Contact: Dawn Stoltzfus, The Hatcher Group, (410) 562-5655

Tom Zolper, Chesapeake Bay Foundation, (443) 482-2066


February 27, 2015



(Annapolis, MD)– The Maryland Clean Agriculture Coalition and the Chesapeake Bay Foundation announced their opposition to the Hogan Administration’s proposed Phosphorus Management Tool (PMT) regulations, after conducting a detailed analysis of the regulations, and released the following joint statement:

We commend the Hogan Administration for taking the problem of phosphorus pollution seriously and are pleased that the Administration embraces the scientific evidence showing we must implement the Phosphorus Management Tool to better manage manure on oversaturated farm fields.

The environmental community was not involved in the drafting of Governor Hogan’s proposed regulations that were released on Tuesday, and we have gone over them carefully since. Unfortunately, the regulations do not provide the adequate protection or assurance we need, and as such, we must oppose them. Our concerns are detailed in the attached analysis. 

The regulations include a significant loophole, referred to by the agricultural industry as a “safety net,” that makes it unclear if they would ever result in full implementation of this much-needed tool. We adamantly oppose this lack of a clear, enforceable end date for putting the Phosphorus Management Tool into place.

It is also unclear whether the proposed ban on phosphorus on fields with FIV over 500 would actually reduce the amount of manure being applied to farm fields or protect Maryland water quality. The Maryland Department of Agriculture has been unable to clarify this.

Additionally, the regulations add one more year of delay, and they include troublesome secrecy provisions.

We continue to whole-heartedly support legislation sponsored by Senator Pinsky and Delegate Lafferty (SB 257 / HB 381) to implement the Phosphorus Management Tool with a six-year phase-in. Given the difficulties we’ve had with the regulatory process over the past three years, we prefer having a strong statute in place.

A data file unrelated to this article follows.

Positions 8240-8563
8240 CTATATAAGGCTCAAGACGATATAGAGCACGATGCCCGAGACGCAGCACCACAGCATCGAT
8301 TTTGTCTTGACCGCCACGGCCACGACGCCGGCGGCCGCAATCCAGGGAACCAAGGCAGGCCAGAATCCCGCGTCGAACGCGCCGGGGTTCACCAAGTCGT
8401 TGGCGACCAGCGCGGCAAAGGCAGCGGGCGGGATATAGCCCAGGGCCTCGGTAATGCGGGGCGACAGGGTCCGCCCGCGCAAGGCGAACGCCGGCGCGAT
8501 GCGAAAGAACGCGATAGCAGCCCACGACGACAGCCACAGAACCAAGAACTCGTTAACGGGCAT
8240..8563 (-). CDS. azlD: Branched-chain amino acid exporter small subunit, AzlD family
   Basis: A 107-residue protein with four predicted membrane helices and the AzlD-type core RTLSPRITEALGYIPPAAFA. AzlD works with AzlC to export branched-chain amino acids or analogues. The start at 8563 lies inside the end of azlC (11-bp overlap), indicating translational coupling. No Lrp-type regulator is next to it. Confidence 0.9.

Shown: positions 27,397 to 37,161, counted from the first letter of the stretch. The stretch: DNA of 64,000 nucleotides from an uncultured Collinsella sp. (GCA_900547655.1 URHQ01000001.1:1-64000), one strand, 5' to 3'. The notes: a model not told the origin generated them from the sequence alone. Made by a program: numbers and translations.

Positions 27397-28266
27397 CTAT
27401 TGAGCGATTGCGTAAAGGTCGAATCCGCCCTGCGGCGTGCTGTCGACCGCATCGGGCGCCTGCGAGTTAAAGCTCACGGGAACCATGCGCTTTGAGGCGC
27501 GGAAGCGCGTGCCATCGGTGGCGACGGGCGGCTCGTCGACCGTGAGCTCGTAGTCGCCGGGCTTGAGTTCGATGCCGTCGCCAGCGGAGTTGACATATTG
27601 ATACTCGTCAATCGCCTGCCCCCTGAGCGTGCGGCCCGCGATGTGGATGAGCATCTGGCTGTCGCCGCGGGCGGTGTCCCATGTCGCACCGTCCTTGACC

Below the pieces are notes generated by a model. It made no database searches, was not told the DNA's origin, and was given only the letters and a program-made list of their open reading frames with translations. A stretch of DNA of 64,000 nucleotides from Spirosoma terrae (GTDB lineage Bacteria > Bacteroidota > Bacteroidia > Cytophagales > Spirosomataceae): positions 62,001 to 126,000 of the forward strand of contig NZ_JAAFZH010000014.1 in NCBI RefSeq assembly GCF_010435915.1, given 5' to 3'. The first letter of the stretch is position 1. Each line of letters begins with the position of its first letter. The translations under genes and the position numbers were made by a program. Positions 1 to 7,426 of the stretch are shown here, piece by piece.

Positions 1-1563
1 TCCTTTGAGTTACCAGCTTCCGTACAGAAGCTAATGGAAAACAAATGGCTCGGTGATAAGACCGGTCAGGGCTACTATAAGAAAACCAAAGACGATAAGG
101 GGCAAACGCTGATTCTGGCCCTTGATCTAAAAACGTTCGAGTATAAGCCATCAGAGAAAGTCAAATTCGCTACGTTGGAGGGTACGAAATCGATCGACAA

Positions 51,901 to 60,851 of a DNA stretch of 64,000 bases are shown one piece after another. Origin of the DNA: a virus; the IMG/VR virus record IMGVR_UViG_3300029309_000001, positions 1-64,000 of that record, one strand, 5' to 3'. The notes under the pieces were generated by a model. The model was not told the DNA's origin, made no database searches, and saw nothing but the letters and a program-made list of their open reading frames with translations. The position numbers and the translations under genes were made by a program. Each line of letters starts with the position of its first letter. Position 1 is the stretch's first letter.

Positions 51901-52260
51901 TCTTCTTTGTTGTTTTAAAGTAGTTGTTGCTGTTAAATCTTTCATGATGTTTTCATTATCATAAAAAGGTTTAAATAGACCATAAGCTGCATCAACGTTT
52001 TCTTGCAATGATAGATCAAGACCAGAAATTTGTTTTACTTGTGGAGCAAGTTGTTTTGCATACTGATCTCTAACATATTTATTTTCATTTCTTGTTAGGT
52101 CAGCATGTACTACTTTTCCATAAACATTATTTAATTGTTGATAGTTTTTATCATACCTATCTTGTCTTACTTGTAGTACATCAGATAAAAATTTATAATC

The Phosphorus Management Tool would reduce pollution by halting the excessive uses of manure on farm fields already contaminated with too much phosphorus. Phosphorus pollution causes algae blooms that threaten public health; kill underwater grasses; harm aquatic life like blue crabs, oysters and fish; and create an enormous “dead zone” in the Bay.

Maryland’s 2010 Chesapeake Bay Watershed Implementation Plan (WIP) committed the state to updating the Phosphorus Management Tool in 2011. According to the Chesapeake Bay Program, Maryland’s agriculture sector is just 51 percent of the way toward meeting its 2017 goal to reduce phosphorus.

Agriculture is the single largest source of pollution to the Chesapeake Bay and Maryland waterways, and more than half of Maryland’s phosphorus pollution comes from farms.




The Maryland Clean Agriculture Coalition is working to improve Maryland waterways and protect public health by reducing pollution, and increasing transparency and accountability, from agriculture and other associated sources of water degradation.


Anacostia Riverkeeper - Audubon Naturalist Society - Assateague Coastal Trust - Blue Water Baltimore - Chesapeake Climate Action Network - Clean Water Action - Environment Maryland - Environmental Integrity Project - Gunpowder Riverkeeper - League of Women Voters of Maryland - Lower Susquehanna Riverkeeper - Maryland League of Conservation Voters - Maryland Pesticide Education Network - Midshore Riverkeeper Conservancy - Potomac Riverkeeper - Sierra Club, Maryland Chapter - South River Federation - Waterkeepers Chesapeake - West/Rhode Riverkeeper


Founded in 1967, the Chesapeake Bay Foundation (CBF) is the largest independent conservation organization dedicated solely to saving the Bay. Serving as a watchdog, we fight for effective, science-based solutions to the pollution degrading the Chesapeake Bay and its rivers and streams. Our motto, “Save the Bay,” is a regional rallying cry for pollution reduction throughout the Chesapeake’s six-state, 64,000-square-mile watershed, which is home to more than 17 million people and 3,000 species of plants and animals. 

Download this press release (PDF)